What's in a Name?
Sobel, Allan D., Judicature
Pronunciation: 'jü-di-k&-"chur, -ch&r, -"tyur, -"tur
Etymology: Middle French, from Medieval Latin judicatura, from Latin judicatus, past participle of judicare
1: the action of judging : the administration of justice
2: a court of justice
3: JUDICIARY 1
The 2005 AJS Midyear Meeting was held in New Orleans this past March. One night the Board met for dinner at a famous restaurant specializing in great Louisiana delicacies. The place was packed and even those with a reservation had to wait to be seated. I had made a reservation for the group. As I reached the host, I said, "Reservation for the American Judicature Society." He noted that we had a reservation and looked around for someone to take us to our tables. Momentarily delayed in seating our party, the host turned to me and said, "Are you folks in the area as part of a tour of synagogues in the South?" Judicature vs. Judaica, a term relating to literature on Judaism, the man was obviously unaware of the meaning of Judicature.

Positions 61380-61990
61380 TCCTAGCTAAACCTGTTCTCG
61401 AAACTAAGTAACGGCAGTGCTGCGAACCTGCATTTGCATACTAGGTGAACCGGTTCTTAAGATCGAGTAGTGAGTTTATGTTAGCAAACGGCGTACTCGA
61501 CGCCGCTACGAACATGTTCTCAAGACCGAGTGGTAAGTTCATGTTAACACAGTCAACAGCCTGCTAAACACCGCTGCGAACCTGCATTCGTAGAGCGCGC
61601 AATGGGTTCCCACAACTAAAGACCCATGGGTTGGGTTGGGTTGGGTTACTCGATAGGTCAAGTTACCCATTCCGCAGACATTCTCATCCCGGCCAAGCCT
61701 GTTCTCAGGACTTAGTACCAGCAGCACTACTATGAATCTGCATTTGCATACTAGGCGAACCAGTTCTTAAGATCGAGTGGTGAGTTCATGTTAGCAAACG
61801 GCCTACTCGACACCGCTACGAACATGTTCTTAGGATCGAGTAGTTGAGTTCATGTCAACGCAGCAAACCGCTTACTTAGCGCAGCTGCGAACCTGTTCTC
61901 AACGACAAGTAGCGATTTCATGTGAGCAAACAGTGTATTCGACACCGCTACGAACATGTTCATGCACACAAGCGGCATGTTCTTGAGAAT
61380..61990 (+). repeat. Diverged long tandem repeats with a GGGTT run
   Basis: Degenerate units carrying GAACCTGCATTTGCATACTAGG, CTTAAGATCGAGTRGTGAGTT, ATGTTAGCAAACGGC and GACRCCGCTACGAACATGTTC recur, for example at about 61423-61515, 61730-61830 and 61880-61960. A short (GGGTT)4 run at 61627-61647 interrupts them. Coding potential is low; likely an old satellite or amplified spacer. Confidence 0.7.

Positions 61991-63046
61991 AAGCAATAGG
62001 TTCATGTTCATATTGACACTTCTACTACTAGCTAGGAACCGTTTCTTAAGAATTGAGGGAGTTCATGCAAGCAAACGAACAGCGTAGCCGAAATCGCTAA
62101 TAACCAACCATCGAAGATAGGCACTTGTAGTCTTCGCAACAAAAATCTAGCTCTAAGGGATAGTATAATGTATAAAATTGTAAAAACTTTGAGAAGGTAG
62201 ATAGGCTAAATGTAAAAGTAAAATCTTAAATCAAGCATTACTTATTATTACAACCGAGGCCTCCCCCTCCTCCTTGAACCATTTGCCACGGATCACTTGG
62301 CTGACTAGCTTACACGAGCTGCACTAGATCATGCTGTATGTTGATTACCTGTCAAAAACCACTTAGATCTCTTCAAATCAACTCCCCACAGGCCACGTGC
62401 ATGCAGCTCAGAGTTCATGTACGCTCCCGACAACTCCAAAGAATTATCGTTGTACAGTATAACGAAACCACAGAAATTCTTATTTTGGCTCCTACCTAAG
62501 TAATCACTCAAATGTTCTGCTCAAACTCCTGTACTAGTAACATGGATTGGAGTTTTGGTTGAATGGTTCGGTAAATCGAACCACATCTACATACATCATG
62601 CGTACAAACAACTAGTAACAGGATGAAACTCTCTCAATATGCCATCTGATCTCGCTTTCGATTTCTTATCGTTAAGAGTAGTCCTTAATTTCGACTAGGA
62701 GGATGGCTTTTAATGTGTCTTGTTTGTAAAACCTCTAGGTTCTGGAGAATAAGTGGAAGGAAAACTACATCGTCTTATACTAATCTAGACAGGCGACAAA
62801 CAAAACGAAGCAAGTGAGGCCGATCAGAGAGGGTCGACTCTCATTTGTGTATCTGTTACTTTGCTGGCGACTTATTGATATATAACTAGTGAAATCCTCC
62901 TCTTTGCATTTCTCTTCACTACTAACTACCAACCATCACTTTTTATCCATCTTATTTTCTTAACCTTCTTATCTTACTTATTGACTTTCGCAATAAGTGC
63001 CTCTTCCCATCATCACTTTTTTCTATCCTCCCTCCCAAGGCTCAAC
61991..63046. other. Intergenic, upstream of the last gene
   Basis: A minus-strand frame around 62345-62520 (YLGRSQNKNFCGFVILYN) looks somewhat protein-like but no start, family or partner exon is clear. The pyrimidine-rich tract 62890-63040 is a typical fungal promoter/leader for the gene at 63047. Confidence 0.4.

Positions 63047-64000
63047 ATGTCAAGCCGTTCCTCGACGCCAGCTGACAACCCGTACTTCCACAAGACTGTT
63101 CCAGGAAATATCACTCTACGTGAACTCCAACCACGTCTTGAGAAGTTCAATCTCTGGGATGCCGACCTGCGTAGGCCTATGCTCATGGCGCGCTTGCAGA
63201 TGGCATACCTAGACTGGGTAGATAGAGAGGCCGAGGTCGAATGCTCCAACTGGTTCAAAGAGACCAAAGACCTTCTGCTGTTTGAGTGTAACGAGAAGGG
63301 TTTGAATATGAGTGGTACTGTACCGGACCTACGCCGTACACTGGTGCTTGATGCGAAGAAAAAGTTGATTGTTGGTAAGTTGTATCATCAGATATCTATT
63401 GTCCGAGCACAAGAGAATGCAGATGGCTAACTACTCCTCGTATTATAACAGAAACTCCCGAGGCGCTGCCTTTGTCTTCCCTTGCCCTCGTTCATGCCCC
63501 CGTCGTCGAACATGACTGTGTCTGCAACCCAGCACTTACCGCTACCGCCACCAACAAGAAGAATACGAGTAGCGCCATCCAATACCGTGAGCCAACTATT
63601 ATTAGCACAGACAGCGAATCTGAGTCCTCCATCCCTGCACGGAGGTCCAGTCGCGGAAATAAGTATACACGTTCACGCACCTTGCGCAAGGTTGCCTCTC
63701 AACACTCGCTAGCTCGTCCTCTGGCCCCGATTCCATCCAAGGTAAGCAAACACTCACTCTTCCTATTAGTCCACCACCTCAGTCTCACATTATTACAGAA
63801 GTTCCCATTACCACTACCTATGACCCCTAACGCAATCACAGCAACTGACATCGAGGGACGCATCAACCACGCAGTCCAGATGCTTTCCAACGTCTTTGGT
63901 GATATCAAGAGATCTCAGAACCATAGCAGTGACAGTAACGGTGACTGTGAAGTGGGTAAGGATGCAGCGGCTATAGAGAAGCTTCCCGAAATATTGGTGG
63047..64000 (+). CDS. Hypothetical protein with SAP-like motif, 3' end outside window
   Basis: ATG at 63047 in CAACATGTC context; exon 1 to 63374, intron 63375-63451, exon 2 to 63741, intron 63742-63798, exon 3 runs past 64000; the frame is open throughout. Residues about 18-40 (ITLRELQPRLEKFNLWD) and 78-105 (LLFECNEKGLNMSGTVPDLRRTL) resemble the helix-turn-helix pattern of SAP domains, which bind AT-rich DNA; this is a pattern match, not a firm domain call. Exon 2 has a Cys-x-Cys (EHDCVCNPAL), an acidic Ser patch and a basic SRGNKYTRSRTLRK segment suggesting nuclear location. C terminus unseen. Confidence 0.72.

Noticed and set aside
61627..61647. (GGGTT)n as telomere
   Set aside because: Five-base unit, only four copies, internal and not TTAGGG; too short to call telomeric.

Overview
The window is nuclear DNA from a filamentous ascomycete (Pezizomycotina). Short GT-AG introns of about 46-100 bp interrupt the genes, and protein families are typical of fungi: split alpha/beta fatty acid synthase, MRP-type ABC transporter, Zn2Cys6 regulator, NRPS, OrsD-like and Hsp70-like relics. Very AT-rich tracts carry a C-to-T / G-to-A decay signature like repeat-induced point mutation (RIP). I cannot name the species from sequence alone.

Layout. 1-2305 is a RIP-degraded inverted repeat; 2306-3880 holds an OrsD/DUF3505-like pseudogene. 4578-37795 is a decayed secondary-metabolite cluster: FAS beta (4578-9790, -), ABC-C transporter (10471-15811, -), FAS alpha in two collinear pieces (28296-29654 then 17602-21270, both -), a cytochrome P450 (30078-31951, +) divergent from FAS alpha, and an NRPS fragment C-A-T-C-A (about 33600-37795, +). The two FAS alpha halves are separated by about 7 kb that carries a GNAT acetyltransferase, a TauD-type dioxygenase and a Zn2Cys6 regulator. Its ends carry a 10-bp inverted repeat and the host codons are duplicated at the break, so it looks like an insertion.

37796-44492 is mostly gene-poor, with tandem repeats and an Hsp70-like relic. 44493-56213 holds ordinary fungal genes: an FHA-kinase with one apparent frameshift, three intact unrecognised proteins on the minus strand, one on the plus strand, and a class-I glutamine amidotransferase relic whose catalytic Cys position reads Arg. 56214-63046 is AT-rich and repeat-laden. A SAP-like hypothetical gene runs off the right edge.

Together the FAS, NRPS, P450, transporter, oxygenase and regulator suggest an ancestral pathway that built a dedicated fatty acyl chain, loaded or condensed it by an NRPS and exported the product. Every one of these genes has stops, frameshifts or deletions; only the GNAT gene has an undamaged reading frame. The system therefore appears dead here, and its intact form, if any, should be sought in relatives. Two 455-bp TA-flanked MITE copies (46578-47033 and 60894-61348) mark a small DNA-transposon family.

I am not quite sure how this organization chose its name. I've checked out early copies of The Journal of the American Judicature Society, the predecessor to today's Judicature, and was unable to find any reference to how the name was selected. I also could not find any explanation in a quick review of the history of AJS written by Professor Michael R. Belknap and published in 1992. Belknap simply notes that,
On [July 10, 1913], the board, meeting in [the office of Harry Olson, Chief Justice of the Municipal Court of Chicago, and Chairman of the AJS Board from 1913-1928], voted to incorporate the new organization in the state of Illinois under the name "American Judicature Society to Promote the Efficient Administration of Justice." Actual incorporation came five days later on July 15, 1913.
Years later, the Board changed the name to American Judicature Society to Promote the Effective Administration of Justice, which remains our official name, based on the conclusion that the original name suggested that AJS is primarily concerned with how fast cases go through the system.
Despite the fact that many people, especially those not trained in the law and those born in the last half century, do not know how to pronounce "judicature," let alone understand what it means, it's a part of our history and a word that people in this organization embrace like an old pair of slippers. …